September has been a tough month so far. The Braves have gone cold. The AL East teams are milling around. The Cardinals can't seem to win consistently. The Reds aren't winning consistently. The Padres lose ten in a row and then win two in a row. It's been tough to grasp. It's no wonder why yesterday was just one game over .500 and the weekly and monthly totals are right around the .500 mark. The Game of the Day feature really requires clear cut winners and lately there haven't been any. The Orioles beat the Yankees the Pirates beat the Braves. Things are upside down.

Here are Wednesday's picks:

  • The Mets over the Nationals: Dickey over a fading Livan. Ike has been hot for the Mets.
  • The Yankees over the Orioles: Still can't the mind around the Orioles sweeping the Yankees. Nova over Bergesen.
  • The Phillies over the Marlins: The Phillies will win the NL East [*sigh*]   Hamels over Miller.
  • The White Sox over the Indians: Danks should win easily over Bonderman.
  • The Pirates over the Braves: Lowe has a sore something or other and has been terrible lately. Zach Duke gets the win.
  • The Indians over the Angels: Yesterday it was Masterson. Today it will be Tomlin. Sleep tight, Angels.
  • The Astros over the Cubs: Brett Myers gets the win over Wells. Houston is playing really well.
  • The Rangers over the Blue Jays: Even without Hamilton, the Rangers should have enough fire power to get to Rzepcyinski. Holland goes for the Rangers.
  • The Bay Rays over the Red Sox: Garza needs to be sharp for the pick to be correct, but he should beat Wakefield.
  • The Rockies over the Reds: Here come those Rockies again. They are like a rash, you think you've got them taken care of and here they come. Cook over Arroyo.
  • The Twins over the Royals: Giving up on Greinke getting wins. Going with Duensing.
  • The Diamondbacks over the Giants: Zito has had a real rough second half, which is sad. Young Hudson should win.
  • The Athletics over the Mariners: French flirted with a no-hitter last time out but he won't beat Gio Gonzalez.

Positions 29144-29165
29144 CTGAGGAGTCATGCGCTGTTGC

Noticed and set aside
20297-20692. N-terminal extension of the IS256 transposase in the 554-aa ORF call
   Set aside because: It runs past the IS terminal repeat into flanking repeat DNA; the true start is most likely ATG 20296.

• The Dodgers over the Padres: The Padres have to go with Luebke. The Dodgers win with Billingsley.

And the Game of the Day:

  • The Cardinals over the Brewers: Again, apologies to Mr. Capuano, but his manager shouldn't be starting him. Easy win for the Cardinals with Garcia.

Yesterday: 8-7
Week: 25-21
Month: 48-49
Season: 1165-872
Games of the Day: 75-63

Trevor Hoffman Saves Number 600

Milestones! We love them in baseball, don't we? Our passion for them is unlike any other sport. A quarterback reaches 100 touchdown passes. So? But young pitcher like Felix Hernandez who notches his 100th win? Now that's big news. We had ourselves another milestone on Tuesday night as Trevor Hoffman picked up his 600th save. People say that anyone can save a ball game. It's just three outs in the grand scheme of things. But the Fan is looking around and nobody else has ever done what Hoffman just did. That, friends is a milestone.

Kudos to the Brewers for giving Hoffman the chance to get the milestone. For a while there, there seemed to be doubt that the Brewers were let Hoffman give it a go. Hoffman's season has been well chronicled. He's had a bad season by his standards. But really, he had two bad months. He's been decent since the end of May. He's been pretty darn decent since the end of May for a guy who is going to turn 43 in October. Hoffman

Trevor Hoffman was drafted 21 years ago. The Fan was a hardy young man back then. He was drafted by the Reds in the eleventh round. Hoffman was a shortstop back then like his older brother, Glenn Hoffman. The hitting thing wasn't happening for Trevor and his minor league manager suggested he try pitching. Without that suggestion, it's likely Hoffman wouldn't have had a major league career at all, never mind a seventeen year one.

The Fan never knew until researching this post that Trevor Hoffman made his MLB debut in 1993 for the Florida Marlins. That was the Marlins' first season and they picked up Hoffman in the expansion draft. He's the only player still playing from the Marlins' first season. Halfway through that season, the San Diego Padres were stripping themselves of all of their expensive (for them) players. The sell off was famous for a long time. Hoffman was part of the deal where he was sent to San Diego for Gary Sheffield. That's a pretty good guy to be traded for.

The Padres made Hoffman their closer in 1994 but the strike ended the season early and Hoffman finished his first season as the full time closer with 20 saves. He's been off an running ever since. Hoffman's best statistical seasons were from 1996 to 1999. He was nearly unhittable during that period and it was 1997 when he set the NL record for most saves in a season with 53.